Vatican City (AsiaNews) - "With my appointment as Cardinal, Pope Francis has given an important signal in the direction of decentralization. He confirmed his intention to go to the peripheries of the world. Moreover, he considers Asia a continent where people are still religious, in which there is a deep faith". Speaking to AsiaNews, is the new Cardinal François-Xavier Kriengsak Kovithavanij, archbishop of Bangkok, one of the 20 new cardinals created by Pope Francis. On 14 February he received the cardinal's hat, together with two other Asians: Charles Bo, Archbishop of Yangon and Pierre Nguyen Van Nhon, Archbishop of Hanoi.
Born in 1949
into a Catholic family in Bangkok, Cardinal Kovithavanij studied theology and
philosophy at the Urbanianum University in Rome, before ordination to the
priesthood in 1976 by the then Archbishop (and future Cardinal) Msgr. Michael
Michai Kitbunchu. In 1982 he returned to Rome to further his studies at the
Gregorian; in 2007, he was appointed archbishop of Nakhon Sawan, then transferred
in 2009 to the Thai capital.
In Asia there is still a "deep faith, in religion", says the Thai cardinal, and "the comparison with Europe or other continents, where faith is crumbling" is inevitable. "So we feel a great responsibility , in front of God and the Church".
One of the Archbishop
of Bangkok's primary objectives is to "strengthen the process of mission
and evangelization" in a country where the Church "has a centenary
history" but "Catholics are only 0.5%". The pillars that will
guide this process are "the Thai Synod of 2012 and Evangelii Gaudium of Pope Francis, which is a milestone in our task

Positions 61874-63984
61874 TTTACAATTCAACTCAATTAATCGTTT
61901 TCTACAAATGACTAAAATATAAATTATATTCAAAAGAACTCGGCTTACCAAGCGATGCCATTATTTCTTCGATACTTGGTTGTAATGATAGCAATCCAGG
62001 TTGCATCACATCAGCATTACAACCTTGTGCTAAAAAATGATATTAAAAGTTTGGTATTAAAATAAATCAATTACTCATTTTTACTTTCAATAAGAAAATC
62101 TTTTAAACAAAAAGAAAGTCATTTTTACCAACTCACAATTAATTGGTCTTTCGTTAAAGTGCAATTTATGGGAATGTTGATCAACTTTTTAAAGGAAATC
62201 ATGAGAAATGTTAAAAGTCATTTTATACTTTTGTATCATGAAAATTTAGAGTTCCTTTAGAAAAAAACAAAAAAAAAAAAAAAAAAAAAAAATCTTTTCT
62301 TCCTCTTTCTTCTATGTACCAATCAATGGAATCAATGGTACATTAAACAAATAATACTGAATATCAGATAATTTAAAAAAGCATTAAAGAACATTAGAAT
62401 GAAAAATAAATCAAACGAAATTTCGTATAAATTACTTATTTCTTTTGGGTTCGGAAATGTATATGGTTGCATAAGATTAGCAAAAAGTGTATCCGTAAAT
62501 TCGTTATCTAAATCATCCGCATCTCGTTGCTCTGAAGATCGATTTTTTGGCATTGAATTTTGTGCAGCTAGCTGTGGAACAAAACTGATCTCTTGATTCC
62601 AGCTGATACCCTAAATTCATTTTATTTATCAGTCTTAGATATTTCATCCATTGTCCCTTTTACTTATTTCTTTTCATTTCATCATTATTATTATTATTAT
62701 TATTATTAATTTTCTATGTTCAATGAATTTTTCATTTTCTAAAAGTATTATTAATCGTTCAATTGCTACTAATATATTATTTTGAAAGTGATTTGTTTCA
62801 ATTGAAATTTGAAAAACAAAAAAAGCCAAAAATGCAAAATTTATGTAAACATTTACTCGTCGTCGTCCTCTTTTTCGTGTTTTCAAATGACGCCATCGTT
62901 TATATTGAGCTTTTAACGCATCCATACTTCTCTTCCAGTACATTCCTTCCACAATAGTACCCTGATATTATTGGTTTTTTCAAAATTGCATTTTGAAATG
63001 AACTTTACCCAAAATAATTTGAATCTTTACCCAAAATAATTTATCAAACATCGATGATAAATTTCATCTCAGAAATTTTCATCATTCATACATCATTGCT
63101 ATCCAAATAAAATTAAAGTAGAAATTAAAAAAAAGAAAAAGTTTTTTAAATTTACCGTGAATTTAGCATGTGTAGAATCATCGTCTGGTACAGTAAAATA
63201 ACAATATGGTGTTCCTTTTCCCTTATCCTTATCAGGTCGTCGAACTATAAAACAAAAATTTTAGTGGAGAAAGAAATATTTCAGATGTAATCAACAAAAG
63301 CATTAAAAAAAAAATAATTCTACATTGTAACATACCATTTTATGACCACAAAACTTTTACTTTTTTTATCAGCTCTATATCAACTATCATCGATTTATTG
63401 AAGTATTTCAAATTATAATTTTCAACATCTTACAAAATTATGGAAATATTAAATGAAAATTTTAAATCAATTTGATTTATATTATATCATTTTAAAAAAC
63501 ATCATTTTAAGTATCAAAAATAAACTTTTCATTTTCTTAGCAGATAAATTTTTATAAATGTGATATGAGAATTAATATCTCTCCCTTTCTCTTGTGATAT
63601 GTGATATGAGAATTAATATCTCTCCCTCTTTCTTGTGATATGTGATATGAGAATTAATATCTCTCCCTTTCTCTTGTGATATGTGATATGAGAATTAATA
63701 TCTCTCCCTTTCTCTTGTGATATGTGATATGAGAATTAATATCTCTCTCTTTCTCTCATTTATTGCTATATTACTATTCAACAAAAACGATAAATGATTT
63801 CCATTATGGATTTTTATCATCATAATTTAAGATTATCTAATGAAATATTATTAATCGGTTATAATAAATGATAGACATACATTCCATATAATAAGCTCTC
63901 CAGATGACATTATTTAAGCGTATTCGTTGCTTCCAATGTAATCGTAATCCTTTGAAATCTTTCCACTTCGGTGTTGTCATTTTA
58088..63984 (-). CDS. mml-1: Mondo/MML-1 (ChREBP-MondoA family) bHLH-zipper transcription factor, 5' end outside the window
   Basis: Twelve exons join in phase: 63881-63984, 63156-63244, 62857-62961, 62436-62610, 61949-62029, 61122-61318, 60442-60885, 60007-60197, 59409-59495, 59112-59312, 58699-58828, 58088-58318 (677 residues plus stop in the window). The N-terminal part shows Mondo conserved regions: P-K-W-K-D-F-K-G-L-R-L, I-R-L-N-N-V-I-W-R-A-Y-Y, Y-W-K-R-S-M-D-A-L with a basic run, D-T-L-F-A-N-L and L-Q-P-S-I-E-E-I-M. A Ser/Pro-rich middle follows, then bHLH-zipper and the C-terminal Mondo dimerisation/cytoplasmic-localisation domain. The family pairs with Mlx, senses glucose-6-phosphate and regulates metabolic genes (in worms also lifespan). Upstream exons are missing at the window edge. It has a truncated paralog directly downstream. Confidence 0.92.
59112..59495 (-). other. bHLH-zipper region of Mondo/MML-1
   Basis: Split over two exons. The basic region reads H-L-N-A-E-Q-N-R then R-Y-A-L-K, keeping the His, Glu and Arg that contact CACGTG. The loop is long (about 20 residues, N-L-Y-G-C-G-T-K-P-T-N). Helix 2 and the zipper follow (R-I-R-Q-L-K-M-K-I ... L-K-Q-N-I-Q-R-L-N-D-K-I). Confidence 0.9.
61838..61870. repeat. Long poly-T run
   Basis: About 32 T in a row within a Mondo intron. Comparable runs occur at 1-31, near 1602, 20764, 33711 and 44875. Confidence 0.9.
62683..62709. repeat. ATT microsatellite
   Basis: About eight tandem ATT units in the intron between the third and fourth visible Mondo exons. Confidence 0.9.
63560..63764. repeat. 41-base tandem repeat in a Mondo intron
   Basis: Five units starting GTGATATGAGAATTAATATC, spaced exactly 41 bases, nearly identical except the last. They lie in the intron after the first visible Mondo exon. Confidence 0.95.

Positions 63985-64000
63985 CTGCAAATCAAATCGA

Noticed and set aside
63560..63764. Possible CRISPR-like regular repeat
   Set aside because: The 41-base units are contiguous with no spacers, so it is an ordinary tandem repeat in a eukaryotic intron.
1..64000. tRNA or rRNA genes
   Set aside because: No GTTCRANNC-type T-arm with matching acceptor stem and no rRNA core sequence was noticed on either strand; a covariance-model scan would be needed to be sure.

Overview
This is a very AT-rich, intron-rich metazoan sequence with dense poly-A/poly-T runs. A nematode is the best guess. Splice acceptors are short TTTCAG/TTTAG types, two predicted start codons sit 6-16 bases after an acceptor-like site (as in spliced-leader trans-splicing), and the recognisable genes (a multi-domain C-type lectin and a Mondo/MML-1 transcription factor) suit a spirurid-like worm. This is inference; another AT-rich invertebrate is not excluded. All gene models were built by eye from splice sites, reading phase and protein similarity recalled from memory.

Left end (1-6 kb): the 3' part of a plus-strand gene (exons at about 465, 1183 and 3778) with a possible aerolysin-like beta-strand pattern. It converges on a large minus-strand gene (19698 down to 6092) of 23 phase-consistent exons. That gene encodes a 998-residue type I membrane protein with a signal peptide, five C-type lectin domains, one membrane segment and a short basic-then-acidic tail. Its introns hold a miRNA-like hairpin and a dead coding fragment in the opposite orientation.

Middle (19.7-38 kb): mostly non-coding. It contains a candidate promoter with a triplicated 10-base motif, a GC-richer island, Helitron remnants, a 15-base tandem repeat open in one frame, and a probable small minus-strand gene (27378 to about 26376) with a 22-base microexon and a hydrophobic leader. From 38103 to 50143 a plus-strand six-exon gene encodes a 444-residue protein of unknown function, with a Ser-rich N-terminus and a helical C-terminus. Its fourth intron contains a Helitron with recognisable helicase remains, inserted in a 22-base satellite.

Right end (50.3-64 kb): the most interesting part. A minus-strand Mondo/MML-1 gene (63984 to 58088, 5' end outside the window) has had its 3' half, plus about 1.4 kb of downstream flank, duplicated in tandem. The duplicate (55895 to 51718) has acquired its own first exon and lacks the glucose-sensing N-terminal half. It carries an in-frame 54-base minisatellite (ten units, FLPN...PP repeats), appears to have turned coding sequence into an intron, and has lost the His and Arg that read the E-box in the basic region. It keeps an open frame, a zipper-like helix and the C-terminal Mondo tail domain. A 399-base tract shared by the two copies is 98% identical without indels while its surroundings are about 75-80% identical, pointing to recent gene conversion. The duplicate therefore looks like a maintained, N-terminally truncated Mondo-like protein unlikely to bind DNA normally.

Finally, the cardinal confirmed the role of Catholics in the promotion of peace and harmony, in a nation characterized by tensions and conflicts of political and social nature: "The Church - he concludes - is present whenever a conflict emerges. In this context we have repeatedly pointed out the importance of prayer, each according to their religion and their beliefs. This alone, prayer, can really help. "
Pride and enthusiasm were also expressed by Chalermpol Thanchitt, Thai ambassador to the Holy See, who told AsiaNews that the archbishop of Bangkok's appointment as cardinal "is a great thing for all Thai people." This is not only a celebration for "Catholics," he adds, but it is a "source of joy for the whole nation and its citizens."
In a predominantly Buddhist (95 per cent) country of some 70 million people, Catholics are a tiny minority - about 300,000 or 0.5 per cent. Yet, they make a valuable contribution in many areas of life, from education and health care to social work and interfaith dialogue.